This morning I received my on-line Quilter’s Connection magazine – which featured this article: http://www.timescolonist.com/Quilt+Royal+Museum+honours+Home+Children/5884082/story.html#ixzz1h6HpsElb
At this time of year,when children and the needy are uppermost in our minds, it’s hard to think of these young ones torn from their homes and families and sent to a foreign country. Here’s what Wikipedia has to say:
Home Children is a common term used to refer to the child migration scheme founded by Annie MacPherson in 1869, under which more than 100,000 children were sent to Australia, Canada, New Zealand, and South Africa from the United Kingdom.
Australia has recently apologized for its involvement in the scheme, and UK Prime Minister Gordon Brown made a formal apology to the affected families in February 2010. Conversely, on 16 November 2009, Canadian Immigration Minister Jason Kenney issued a statement that Canada will not be apologizing to child migrants.
The practice of sending poor or orphaned children to British settler colonies, to help alleviate the shortage of labour, began in 1618, with the rounding-up and transportation of 100 vagrant children to the Virginia Colony. Labour shortages in the British colonies also encouraged the kidnapping of children for work in the Americas, and large numbers of children were forcibly emigrated, mostly from Scotland. This practice continued until it was exposed in 1757, following a civil action against Aberdeen businessmen and magistrates for their involvement in the trade.
The Children's Friend Society was founded in London in 1830, as "The Society for the Suppression of Juvenile Vagrancy through the reformation and emigration of children". The first group of children was sent to the Cape Colony in South Africa and the Swan River Colony in Australia in 1832 and in August 1833, 230 children were shipped to Toronto and New Brunswick, Canada.
The main pioneers of child migration in the nineteenth century were the Scottish Evangelical Christian, Annie MacPherson, her sister Louisa Birt, and Londoner, Maria Rye. Whilst working with poor children in London in the late 1860s MacPherson was appalled by the child slavery of the matchbox industry and resolved to devote her life to these children. In 1870 she bought a large workshop and turned it into the "Home of Industry", where poor children could work and be fed and educated. She later became convinced that the real solution for these children lay in emigration to a country of opportunity and started an emigration fund. In the first year of the fund's operation, 500 children, trained in the London homes, were shipped to Canada. McPherson opened distribution homes in Canada in the towns of Belleville and Galt in Ontario and persuaded her sister, Louisa, to open a third home in the village of Knowlton, seventy miles from Montreal. This was the beginning of a massive operation which sought to find homes and careers for 14,000 of Britain's needy children.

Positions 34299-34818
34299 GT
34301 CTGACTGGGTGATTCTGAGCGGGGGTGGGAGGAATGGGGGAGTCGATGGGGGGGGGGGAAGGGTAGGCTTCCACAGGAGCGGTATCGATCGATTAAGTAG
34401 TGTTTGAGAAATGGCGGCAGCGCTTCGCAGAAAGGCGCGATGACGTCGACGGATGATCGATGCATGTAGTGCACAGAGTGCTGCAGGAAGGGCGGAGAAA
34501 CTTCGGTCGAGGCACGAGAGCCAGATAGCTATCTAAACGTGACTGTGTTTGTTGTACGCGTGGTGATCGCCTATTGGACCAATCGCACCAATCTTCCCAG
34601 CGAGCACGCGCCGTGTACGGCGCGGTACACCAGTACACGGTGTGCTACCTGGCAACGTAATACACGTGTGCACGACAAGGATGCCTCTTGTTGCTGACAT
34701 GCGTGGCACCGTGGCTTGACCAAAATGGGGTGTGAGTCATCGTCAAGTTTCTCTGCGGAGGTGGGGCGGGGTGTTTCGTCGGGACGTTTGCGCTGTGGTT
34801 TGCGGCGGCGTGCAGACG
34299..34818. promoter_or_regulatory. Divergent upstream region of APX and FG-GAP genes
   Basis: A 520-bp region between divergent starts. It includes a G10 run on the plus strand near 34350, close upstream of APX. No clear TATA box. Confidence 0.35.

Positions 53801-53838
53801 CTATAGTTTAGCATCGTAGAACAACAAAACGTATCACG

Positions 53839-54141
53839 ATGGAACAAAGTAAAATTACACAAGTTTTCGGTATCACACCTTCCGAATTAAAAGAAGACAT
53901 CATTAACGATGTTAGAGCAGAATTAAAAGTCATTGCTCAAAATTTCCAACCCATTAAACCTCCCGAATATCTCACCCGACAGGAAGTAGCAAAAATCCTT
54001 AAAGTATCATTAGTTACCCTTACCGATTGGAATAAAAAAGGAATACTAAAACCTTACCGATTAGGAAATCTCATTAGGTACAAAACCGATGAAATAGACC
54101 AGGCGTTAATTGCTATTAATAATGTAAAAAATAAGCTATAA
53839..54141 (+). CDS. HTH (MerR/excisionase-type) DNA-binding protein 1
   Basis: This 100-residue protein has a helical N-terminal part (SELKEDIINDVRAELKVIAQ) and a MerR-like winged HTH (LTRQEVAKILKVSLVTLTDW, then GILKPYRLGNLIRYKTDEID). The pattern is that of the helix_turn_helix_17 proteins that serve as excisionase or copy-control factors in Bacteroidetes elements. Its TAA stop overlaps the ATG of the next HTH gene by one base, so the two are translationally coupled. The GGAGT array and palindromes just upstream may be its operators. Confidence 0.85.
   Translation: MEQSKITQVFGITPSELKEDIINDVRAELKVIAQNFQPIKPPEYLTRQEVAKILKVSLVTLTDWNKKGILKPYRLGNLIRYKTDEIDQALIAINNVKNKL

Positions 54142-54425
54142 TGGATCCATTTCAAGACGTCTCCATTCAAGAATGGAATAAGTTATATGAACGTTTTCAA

CHILD EMIGRATION TO CANADA The attention of the Dominion Government has been drawn to the fact that the children sent to Canada from England are street waifs and workhouse paupers, and that the professional philanthropists engaged in the work are largely prompted by mercenary and not charitable motives. A demand will be made that parliament should investigate the matter before voting any money to promote this kind of immigration.
The Star, 18 April 1891
Maria Rye also worked amongst the poor in London and had arrived in Ontario with 68 children (50 of whom were from Liverpool) some months earlier than McPherson, with the blessing of the Archbishop of Canterbury and The Times newspaper. Rye, who had been placing women emigrants in Canada since 1867, opened her home at Niagara-on-the-Lake in 1869, and by the turn of the century had settled some 5,000 children, mostly girls, in Ontario.